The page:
That's funny -- just a week ago, you told me that the difference between real conservatives - like you - and faux conservatives like Pat Buchanan is that you real conservatives were libertarian on social and cultural issues. Huh. Guess not.

We have all kinds of laws restricting all kinds of behaviors, so one that restricts putting a match to a flag is just one more.

And one that restricts what color shirt you can wear would be one more. And one that restricts what TV programs you may watch would be one more. And one that restricts women from wearing pants would just be one more still! This is fun!

Stan,

"You can probably find at least five here."

Not really. In most cases, while the flag burner was described to be anti-capitalist, the reason for the flag burning was stated and was not to protest capitalism, but to make some other point. For example:

From the source of the second cite, "The protesters called for New Zealand troops to get out of Afghanistan and Iraq." (the first cite is from an anti-protest site which makes no attempt to discuss the reasons for the burning).

From the third cite, "In Hong Kong, two democracy activists were convicted of desecrating the Hong Kong and Chinese flags at a rally calling for the end of one-party rule in China." The anti-capitalist screed was in an entirely separate article on the same page.

The fourth cite gives no reasons, but the word Capitalist is part of the name of the blog.

You may have a point on the fifth cite, which lists as the reasons: "Every flag in this country is soiled - soiled by the blood of innocent Iraqi civilians, soiled by the needless bloodshed of soldiers in an illegal war, soiled by Imperialism and the capitalist greed that values profit over all life." Several different specific policies being protested here, as well as generic anti-capitalism.

From the sixth cite, "PAW is an organisation made up of different groups and individuals including members of the Ant-Capitalist Alliance (ACA) and has been one of the most active and militant anti-war groups in the country. PAW has continued to focus on and target Helen Clark and the Labour Government for their ongoing involvement in the ‘War on Terror’ and the war on Iraq."

The flaw in your logic is that just because a group is anti-capitalist, their act of flag burning is not necessarily to oppose capitalism. Or in other words, if an anti-capitalist eats breakfast, that does not make eating breakfast an anti-capitalist act.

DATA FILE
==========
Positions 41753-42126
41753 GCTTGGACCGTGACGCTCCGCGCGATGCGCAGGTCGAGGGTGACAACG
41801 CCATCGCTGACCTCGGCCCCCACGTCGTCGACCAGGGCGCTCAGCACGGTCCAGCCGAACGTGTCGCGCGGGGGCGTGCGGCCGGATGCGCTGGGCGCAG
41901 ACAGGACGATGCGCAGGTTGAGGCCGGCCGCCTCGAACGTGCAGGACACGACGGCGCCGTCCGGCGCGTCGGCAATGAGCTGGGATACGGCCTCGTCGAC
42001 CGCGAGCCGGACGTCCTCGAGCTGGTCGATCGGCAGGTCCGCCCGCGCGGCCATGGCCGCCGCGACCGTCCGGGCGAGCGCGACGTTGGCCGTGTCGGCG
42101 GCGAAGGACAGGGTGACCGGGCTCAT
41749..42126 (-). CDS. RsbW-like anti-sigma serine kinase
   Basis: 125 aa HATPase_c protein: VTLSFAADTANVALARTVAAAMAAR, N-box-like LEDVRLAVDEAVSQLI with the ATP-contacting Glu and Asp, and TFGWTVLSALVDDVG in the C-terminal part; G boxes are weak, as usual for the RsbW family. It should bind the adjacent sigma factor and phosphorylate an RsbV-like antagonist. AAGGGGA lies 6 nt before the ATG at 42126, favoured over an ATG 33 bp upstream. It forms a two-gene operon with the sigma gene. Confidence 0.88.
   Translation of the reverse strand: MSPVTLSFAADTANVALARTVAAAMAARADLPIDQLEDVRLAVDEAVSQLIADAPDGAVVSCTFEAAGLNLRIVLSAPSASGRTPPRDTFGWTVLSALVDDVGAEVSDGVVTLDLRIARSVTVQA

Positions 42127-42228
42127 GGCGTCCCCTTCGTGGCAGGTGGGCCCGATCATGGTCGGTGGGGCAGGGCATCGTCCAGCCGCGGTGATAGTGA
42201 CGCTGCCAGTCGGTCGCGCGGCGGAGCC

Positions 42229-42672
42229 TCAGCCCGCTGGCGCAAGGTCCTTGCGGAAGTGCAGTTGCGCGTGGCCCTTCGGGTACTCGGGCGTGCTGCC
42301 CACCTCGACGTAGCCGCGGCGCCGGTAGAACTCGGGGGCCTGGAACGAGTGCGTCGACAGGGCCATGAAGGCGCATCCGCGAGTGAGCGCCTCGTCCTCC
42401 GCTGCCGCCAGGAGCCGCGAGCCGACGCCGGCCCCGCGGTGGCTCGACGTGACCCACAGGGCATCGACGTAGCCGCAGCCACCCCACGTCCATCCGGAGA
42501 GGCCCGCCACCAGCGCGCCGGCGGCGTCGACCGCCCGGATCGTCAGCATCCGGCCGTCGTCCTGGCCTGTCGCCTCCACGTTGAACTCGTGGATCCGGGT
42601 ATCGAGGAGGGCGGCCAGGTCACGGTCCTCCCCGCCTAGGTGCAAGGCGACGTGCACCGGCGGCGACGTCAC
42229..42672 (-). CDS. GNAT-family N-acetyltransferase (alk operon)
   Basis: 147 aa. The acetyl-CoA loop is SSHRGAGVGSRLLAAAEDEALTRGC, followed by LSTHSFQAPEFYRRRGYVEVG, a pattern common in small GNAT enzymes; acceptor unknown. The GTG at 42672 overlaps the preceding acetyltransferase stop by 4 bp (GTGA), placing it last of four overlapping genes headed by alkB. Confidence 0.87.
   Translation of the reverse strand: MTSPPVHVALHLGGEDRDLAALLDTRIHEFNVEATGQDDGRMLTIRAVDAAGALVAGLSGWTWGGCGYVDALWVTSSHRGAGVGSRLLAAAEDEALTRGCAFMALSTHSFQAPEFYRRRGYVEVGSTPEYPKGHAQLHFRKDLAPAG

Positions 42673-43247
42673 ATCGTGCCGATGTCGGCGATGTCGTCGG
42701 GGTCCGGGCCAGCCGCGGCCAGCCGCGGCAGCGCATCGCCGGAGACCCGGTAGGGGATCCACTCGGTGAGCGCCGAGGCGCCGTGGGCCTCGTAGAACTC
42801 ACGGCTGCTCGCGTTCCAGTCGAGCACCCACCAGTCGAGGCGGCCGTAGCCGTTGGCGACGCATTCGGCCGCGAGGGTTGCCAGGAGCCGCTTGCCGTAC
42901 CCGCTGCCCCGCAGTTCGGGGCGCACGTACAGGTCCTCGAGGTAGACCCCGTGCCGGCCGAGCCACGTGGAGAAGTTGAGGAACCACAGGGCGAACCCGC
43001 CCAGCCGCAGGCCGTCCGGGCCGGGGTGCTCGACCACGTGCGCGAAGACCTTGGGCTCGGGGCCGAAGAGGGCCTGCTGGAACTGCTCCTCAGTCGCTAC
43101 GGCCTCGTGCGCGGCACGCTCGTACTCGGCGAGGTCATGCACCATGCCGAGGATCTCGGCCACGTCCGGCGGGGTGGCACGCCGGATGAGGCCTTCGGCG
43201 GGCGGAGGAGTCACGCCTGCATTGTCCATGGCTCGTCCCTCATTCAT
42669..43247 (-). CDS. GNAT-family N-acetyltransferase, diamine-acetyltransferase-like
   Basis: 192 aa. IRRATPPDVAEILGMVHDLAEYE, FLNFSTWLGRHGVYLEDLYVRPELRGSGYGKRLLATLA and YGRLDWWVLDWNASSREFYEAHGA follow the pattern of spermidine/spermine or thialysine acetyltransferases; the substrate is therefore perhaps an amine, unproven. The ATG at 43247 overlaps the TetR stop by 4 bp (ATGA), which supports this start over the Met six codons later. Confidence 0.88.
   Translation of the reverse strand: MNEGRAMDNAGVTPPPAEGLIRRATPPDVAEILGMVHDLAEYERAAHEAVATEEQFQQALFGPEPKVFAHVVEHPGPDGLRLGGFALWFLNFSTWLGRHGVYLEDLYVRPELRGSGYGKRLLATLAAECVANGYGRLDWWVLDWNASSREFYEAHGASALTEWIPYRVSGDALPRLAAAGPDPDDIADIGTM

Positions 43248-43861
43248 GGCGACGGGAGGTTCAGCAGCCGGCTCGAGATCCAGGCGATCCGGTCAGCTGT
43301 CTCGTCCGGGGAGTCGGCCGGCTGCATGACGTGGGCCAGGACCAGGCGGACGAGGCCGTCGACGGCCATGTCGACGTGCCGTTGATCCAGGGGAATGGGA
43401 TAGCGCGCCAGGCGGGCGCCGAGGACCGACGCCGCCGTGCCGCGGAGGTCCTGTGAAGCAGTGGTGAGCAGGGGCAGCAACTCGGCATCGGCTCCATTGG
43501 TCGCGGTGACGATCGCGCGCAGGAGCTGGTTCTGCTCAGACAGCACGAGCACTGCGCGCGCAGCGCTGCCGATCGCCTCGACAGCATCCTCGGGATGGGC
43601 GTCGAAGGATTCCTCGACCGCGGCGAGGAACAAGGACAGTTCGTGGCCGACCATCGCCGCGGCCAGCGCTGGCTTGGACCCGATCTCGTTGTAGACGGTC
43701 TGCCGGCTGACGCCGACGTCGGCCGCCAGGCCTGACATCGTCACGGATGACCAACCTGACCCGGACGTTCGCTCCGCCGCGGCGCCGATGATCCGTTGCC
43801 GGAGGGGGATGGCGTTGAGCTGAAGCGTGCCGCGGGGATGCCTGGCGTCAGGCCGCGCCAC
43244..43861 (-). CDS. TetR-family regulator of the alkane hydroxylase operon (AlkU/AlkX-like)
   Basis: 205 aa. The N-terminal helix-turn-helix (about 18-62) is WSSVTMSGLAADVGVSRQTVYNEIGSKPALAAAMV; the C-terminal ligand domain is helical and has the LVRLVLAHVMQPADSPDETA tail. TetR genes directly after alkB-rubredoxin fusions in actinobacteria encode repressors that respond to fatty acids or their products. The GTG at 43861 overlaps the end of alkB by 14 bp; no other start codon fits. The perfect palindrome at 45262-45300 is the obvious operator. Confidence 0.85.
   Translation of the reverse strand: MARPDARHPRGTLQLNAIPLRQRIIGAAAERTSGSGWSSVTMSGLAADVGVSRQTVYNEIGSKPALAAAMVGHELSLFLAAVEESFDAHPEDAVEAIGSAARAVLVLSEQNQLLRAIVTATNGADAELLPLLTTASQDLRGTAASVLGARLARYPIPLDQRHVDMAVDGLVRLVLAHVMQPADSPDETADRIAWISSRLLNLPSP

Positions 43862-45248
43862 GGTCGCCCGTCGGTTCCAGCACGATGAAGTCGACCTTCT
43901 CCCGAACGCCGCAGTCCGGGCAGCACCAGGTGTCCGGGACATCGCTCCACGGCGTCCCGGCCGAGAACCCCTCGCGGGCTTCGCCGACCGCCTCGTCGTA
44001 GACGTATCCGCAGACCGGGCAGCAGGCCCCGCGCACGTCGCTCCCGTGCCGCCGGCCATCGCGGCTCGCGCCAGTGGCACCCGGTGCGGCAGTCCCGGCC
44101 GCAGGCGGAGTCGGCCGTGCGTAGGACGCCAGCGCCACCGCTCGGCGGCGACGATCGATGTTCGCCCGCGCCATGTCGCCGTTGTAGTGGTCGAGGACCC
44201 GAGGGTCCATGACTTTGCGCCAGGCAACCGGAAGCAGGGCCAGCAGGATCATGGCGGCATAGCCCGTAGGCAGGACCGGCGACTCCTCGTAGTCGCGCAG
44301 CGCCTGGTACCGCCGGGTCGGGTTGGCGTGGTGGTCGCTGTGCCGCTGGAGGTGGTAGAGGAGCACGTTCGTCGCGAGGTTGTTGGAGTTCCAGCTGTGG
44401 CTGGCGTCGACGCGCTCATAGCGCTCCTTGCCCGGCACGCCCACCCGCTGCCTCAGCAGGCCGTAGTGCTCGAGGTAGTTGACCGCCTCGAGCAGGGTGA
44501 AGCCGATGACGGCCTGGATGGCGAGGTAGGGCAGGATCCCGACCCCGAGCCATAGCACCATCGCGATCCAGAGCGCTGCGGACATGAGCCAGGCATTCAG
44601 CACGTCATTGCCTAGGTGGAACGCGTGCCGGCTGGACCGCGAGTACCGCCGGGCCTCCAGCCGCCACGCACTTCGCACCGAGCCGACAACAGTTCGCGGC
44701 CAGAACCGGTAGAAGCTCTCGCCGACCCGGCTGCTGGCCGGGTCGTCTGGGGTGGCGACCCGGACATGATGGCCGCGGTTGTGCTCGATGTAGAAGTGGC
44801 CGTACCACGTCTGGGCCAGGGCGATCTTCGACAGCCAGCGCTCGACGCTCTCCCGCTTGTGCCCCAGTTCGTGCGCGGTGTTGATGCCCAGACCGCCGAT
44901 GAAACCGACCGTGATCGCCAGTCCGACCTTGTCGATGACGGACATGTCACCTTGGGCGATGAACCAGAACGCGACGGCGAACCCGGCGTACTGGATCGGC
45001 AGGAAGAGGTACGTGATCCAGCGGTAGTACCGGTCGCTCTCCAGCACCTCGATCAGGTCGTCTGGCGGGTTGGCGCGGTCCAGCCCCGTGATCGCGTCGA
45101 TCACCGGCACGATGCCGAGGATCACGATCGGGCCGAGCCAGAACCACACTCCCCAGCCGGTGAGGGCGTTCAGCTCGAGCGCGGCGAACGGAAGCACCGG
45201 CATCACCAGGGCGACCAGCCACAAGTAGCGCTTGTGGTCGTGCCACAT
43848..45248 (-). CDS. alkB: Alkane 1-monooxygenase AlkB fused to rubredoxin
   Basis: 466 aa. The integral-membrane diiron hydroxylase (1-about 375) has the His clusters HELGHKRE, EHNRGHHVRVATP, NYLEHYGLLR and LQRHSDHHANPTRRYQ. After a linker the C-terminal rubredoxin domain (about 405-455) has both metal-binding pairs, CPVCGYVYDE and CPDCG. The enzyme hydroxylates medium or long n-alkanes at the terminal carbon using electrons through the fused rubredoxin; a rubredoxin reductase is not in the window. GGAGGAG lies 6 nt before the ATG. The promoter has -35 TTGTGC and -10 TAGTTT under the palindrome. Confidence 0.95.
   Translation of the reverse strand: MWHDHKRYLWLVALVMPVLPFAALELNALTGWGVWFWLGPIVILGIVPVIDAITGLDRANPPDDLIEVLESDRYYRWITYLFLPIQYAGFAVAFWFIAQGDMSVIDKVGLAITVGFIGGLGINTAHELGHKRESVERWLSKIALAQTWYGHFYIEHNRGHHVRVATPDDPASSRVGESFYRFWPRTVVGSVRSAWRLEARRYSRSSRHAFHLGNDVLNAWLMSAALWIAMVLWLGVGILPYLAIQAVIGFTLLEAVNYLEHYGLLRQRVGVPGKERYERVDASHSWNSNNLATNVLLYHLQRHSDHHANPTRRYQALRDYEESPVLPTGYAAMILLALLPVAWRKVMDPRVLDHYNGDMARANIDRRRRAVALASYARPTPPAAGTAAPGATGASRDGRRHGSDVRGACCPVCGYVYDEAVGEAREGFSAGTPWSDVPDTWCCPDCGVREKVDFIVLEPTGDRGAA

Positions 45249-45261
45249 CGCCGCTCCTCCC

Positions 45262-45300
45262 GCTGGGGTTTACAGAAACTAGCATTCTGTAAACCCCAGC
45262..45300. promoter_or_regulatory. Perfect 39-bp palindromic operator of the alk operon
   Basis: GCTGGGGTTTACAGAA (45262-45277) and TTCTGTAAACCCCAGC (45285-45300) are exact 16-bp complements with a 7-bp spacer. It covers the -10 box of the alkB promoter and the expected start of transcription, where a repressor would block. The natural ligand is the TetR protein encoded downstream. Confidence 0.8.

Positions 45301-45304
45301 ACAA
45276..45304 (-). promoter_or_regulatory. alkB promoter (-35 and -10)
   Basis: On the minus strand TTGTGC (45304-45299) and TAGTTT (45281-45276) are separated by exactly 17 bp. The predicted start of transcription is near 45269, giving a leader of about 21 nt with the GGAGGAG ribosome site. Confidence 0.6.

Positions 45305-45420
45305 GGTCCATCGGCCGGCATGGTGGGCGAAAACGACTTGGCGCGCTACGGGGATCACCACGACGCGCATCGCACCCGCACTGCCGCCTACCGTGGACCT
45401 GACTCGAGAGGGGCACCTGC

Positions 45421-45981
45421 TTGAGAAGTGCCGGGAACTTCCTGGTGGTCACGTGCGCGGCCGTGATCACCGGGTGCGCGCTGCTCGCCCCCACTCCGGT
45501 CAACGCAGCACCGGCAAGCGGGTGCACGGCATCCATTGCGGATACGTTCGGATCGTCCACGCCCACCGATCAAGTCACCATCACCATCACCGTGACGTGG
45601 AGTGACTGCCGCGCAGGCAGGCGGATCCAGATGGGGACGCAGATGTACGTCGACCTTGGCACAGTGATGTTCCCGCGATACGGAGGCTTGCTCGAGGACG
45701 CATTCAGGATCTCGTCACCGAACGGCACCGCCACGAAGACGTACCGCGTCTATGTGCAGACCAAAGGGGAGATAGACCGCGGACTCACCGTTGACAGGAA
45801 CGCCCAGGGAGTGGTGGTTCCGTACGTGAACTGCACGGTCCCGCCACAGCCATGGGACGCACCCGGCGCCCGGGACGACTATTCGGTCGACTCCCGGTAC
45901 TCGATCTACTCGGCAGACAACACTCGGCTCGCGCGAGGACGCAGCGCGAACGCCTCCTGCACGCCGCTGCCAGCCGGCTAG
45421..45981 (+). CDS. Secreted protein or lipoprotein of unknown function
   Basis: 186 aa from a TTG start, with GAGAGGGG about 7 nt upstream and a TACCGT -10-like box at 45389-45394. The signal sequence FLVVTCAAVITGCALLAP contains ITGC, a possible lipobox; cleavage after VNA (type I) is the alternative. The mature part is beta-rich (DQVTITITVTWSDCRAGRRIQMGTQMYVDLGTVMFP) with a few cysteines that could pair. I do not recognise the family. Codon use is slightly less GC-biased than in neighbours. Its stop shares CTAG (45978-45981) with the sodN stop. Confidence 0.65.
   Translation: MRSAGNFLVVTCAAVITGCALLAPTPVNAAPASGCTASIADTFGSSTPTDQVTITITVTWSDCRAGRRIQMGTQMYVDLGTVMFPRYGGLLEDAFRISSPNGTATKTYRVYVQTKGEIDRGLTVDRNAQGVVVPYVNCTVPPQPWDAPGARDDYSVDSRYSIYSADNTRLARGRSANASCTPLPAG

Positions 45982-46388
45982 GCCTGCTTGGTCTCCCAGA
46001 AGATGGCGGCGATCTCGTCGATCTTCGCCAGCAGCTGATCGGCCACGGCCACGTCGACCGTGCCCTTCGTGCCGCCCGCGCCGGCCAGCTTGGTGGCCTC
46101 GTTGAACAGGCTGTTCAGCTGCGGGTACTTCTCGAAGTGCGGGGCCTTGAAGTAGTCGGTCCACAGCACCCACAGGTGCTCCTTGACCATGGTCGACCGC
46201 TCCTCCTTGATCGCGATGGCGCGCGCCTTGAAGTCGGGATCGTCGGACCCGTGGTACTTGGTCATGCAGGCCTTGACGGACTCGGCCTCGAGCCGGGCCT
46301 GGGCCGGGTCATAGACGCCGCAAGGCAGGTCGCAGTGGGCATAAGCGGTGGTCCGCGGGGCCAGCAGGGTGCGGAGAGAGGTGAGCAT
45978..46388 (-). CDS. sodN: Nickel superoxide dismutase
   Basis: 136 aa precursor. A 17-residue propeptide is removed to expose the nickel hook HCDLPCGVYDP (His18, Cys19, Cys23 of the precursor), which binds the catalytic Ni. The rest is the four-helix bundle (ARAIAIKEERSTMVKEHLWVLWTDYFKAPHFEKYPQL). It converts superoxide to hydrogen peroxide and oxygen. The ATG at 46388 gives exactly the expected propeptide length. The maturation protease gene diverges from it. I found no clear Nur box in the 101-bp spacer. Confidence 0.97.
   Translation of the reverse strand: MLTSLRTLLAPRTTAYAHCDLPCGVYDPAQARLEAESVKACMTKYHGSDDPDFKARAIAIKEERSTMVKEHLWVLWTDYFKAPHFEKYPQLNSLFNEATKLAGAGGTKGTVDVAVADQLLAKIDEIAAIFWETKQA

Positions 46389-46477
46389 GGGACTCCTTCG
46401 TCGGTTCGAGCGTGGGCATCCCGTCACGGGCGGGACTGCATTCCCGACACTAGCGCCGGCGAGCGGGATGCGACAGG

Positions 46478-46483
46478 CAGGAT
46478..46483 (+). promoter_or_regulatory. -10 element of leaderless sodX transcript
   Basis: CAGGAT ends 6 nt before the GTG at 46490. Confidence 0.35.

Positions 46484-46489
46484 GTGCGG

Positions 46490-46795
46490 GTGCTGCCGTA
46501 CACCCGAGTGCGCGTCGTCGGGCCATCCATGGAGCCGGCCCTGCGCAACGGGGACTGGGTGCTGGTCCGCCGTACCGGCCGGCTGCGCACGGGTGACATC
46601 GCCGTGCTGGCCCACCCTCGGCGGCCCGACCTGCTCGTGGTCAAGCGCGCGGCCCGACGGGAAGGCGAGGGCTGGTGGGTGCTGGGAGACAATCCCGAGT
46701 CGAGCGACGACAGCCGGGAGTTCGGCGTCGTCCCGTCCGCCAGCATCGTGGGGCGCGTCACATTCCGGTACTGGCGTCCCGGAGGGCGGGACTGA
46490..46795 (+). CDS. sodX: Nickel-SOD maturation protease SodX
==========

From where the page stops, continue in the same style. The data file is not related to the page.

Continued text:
Dantheman: Or in other words, if an anti-capitalist eats breakfast, that does not make eating breakfast an anti-capitalist act.

The devil you say! *eats lunch in a pointedly anti-capitalist manner*

Look, I realize that writing isn't literally "speech", but it is verbal communication. I also realize that there are aspects of this notion of protection of free expression that I hadn't considered, so I'm going to bow out of this discussion. Apologies for the threadjack; this wasn't so much about flag-burning for me as it was about what seemed to me an overly broad interpretation of the First.

Late to the game here, but this:

No, no, the map is the territory!

That's a really big map! And once you opened it up, it got real dark all of a sudden...

Reminded me of that Steven Wright line: "I have a map of the United States that is actual size. It says, 'One mile equals one mile.' When somebody asks where I live I say, 'E-14.' Last summer I folded it."

I'm no libertarian, Bird Dog, but I do quite like the First Amendment.

Me too, hil.

A second query: do you then feel that the First Amendment does not protect written words, artwork, motion pictures, people using sign language, and people thumbing their nose at the President? It's Constitutional to pass laws against any and all such acts? If not, why not?

Except for perhaps smoke signals, Gary, burning inanimate objects is a behavior, not a form of communication. Using your standards, I take it that you will stand fully behind me if I took a growler on the capitol steps, no?

Defacing public property and burning something that you own -- they're exactly the same!

Oh, wait -- they're not.